A Higher Standard

Amidst all the brouhaha over the rioting in London and its suburbs for three days, one important development that has gone quite unnoticed from the general blabber of political punditry is the Indian cricket team’s decision to continue the test series in England despite the riots. Now, one can point out many ‘deeper underlying sensibilities’ between the two boards of cricket, and other considerations involved in the decision, but all things apart, this decision shows, particularly in context of India, a conscious attempt by a post-colonial society in a previously imperialist country, to differentiate itself in terms of decisions, thinking, the manner of perception and modus operandi. The present riots in London bust the popular myth that civilized culture is the monopoly of western societies. The reality is that in a world torn apart by poverty and strife, it’s for the rich and prosperous to decide what is civilized and what is barbaric.

The Indian cricket team could have opted to postpone the present cricket series citing ‘security concerns’ and could have gently snubbed the English and Welsh Cricket Board by depriving it of its revenue from the remaining two test matches. By doing so, the Indian cricket team could also have salvaged their no.1 ranking in test cricket based on strong and genuine ‘concerns’. By refusing to act as such, the team has marked a departure from that knee jerk cowardice that is typical of European teams visiting India. Each blast in India makes the whole country a landmine, each stray incident cements their perception of India being a jungle littered with sadhus and snakes.

The Asian countries had, in between themselves, showed such maturity even before the context of this debate arose. Sri Lanka toured Pakistan in March, 2009 despite the warnings of an imminent attack. The team eventually got attacked, but instead of freezing the sport exchanges with Pakistan by its immediate and not-too-immediate geographical neighbours, it strengthened the belief that terrorism was a menace that needed to be fought jointly, aggressively and uncompromisingly. One could not shirk away from its responsibility by describing it a state problem as terrorism knew no boundaries. Of course, such understanding is unexpected of the western countries perpetually diseased by the pre-world war superiority complex.

Contrast this with the numerous cancellations and postponements that the South East Asian countries have seen by the visiting European countries even after being provided with fool proof and impenetrable security shields. The most recent and famous examples being the cancellation of England’s tour to India midway due to the November, 2008 terrorist attacks and the recent postponement of a July, 2011 tour by the EPL club Blackburn “as a result of an advisory from the London police which was against their travel to India because of the Mumbai blasts.”

Such knee jerk cowardice does not only strip the hosts from their expected revenue, but also deflates the aspirations and resilience of the hosts, and also directly or indirectly boosts the morale of those hell bent upon disrupting normal and friendly exchanges between different nations. For some curious reason, these countries seem to be always eager to play puppet at the hands of the very extremists whom they fight tooth and nail in their own countries.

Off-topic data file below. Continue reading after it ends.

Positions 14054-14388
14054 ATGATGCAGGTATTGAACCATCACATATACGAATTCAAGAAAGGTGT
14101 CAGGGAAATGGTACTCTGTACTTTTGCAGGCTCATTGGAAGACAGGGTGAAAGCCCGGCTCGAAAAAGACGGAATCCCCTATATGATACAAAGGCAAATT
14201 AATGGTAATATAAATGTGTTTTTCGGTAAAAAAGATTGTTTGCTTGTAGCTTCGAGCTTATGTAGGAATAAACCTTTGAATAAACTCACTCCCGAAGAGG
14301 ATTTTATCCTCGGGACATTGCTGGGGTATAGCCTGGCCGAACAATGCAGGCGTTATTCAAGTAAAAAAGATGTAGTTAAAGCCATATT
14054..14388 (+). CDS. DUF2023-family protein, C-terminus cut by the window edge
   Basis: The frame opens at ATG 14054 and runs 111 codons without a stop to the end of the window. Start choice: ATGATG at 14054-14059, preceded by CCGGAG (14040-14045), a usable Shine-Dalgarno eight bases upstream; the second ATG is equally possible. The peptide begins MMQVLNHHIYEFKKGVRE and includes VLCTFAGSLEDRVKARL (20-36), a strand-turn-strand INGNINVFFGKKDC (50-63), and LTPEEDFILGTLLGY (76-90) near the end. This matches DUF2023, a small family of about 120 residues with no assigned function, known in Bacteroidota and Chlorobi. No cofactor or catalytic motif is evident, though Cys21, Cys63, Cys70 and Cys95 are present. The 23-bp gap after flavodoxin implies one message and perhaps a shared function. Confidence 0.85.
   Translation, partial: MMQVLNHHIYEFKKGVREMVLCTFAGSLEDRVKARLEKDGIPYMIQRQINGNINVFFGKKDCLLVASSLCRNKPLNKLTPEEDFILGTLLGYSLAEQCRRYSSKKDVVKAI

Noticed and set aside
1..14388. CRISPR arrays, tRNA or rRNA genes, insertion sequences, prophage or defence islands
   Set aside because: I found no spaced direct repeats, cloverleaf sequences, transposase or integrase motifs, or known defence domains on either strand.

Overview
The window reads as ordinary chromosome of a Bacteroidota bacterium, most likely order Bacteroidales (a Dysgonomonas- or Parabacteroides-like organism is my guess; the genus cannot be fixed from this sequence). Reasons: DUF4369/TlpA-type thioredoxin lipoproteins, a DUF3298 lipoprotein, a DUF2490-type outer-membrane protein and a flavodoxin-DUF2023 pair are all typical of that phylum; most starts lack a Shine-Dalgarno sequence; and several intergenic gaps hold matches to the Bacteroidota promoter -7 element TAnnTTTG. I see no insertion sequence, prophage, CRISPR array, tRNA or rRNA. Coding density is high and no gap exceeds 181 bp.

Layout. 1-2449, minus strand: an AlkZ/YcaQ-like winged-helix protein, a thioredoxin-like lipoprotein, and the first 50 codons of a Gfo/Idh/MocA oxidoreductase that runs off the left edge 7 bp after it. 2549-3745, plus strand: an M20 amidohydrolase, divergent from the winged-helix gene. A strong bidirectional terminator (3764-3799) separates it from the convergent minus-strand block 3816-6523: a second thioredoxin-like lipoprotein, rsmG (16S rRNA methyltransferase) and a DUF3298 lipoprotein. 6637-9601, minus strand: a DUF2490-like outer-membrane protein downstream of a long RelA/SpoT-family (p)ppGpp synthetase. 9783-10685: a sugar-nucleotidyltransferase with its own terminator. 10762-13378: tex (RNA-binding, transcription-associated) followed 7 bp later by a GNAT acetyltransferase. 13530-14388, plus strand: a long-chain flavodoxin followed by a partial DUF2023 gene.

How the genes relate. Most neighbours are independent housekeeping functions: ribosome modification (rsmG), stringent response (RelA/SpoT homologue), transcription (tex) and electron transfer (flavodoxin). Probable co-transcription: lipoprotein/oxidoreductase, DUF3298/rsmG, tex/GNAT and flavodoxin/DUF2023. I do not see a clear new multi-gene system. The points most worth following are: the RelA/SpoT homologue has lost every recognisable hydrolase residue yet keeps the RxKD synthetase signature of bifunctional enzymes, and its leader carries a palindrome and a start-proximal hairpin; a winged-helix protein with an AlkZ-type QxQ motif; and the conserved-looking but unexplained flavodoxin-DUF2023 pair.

This decision by the Indian cricket team raises questions even beyond the realm of cricket. It remains a fact that the record of western societies in terms of assimilating varieties of opinion, culture and a host of other differentiation’s is not so good with the recent spate of killings by right-wing psychopath Anders Behring Brievik in Norway providing an illustrative example of wide spread aversion to multiculturalism; especially Islam. Mindless and non-sensical stereotyping remains a popular norm and a certain red line is drawn for anything deemed to be a threat to the Conservative forces of the country, crossing which the false bogey of ‘phobias’ is raised to misguide the popular perception and stoke up public anger. It is always the minorities, the underdeveloped and the developing and the poor and the underprivileged which are at the receiving end of such ostracism. The question now arises that should these minorities behave in the same way, should an opportunity arise, against such societies? Should the same standards be adopted while dealing with the threats of security, while internal or external?

The threat posed to the Indian team right now is graver than the threat posed by a terrorist attack. A terrorist can only attack stealthily and on a fixed target and is bound to be caught sooner or later. But what do you do with a mob of rioters and arsonists who know nothing except the language of violence? News reports today suggest that the Indian team has decided to stay in its hotel. Suppose the mob sets the hotel on fire. How many would you catch? On whom would you fix the responsibility?

By refusing to indulge in such threat consciousness, the Indian cricket team and the BCCI has shown a higher standard of authority and a clear headed reasoning. By recognizing the symbolic value of solidarity, the team has sent out a clear message of intolerance against such barbaric acts. On field, the visitors may be losing, but off field, they are the clear winners.

Anshul Kumar Pandey

The author is a student of Zakir Husain College, University of Delhi pursuing graduation in Political Science. Apart from Politics, his areas of interest include short stories (fiction and non-fiction), travelling, photography and blogging. You can reach him at [email protected], http://twitter.com/pandeyanshul or http://facebook.com/emailanshul.